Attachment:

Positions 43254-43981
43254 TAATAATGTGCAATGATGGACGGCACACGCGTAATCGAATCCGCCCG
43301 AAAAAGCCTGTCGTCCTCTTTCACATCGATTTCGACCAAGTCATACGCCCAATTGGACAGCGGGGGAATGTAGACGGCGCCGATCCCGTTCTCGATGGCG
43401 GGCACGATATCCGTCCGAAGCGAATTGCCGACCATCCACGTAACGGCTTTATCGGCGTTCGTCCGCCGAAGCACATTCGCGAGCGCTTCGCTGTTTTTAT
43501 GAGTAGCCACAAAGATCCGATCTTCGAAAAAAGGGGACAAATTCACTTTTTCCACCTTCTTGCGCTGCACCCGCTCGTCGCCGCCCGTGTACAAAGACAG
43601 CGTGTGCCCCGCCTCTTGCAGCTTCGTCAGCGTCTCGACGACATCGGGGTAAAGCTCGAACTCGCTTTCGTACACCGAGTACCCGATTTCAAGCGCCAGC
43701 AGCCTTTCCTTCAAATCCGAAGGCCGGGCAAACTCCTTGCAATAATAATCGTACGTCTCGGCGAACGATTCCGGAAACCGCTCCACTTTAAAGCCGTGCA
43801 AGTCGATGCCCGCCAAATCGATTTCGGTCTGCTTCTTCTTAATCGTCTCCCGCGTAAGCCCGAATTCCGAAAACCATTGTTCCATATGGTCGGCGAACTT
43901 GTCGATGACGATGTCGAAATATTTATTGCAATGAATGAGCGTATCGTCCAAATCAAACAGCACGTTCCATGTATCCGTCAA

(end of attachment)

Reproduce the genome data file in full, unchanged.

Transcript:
Positions 43254-43981
43254 TAATAATGTGCAATGATGGACGGCACACGCGTAATCGAATCCGCCCG
43301 AAAAAGCCTGTCGTCCTCTTTCACATCGATTTCGACCAAGTCATACGCCCAATTGGACAGCGGGGGAATGTAGACGGCGCCGATCCCGTTCTCGATGGCG
43401 GGCACGATATCCGTCCGAAGCGAATTGCCGACCATCCACGTAACGGCTTTATCGGCGTTCGTCCGCCGAAGCACATTCGCGAGCGCTTCGCTGTTTTTAT
43501 GAGTAGCCACAAAGATCCGATCTTCGAAAAAAGGGGACAAATTCACTTTTTCCACCTTCTTGCGCTGCACCCGCTCGTCGCCGCCCGTGTACAAAGACAG
43601 CGTGTGCCCCGCCTCTTGCAGCTTCGTCAGCGTCTCGACGACATCGGGGTAAAGCTCGAACTCGCTTTCGTACACCGAGTACCCGATTTCAAGCGCCAGC
43701 AGCCTTTCCTTCAAATCCGAAGGCCGGGCAAACTCCTTGCAATAATAATCGTACGTCTCGGCGAACGATTCCGGAAACCGCTCCACTTTAAAGCCGTGCA
43801 AGTCGATGCCCGCCAAATCGATTTCGGTCTGCTTCTTCTTAATCGTCTCCCGCGTAAGCCCGAATTCCGAAAACCATTGTTCCATATGGTCGGCGAACTT
43901 GTCGATGACGATGTCGAAATATTTATTGCAATGAATGAGCGTATCGTCCAAATCAAACAGCACGTTCCATGTATCCGTCAA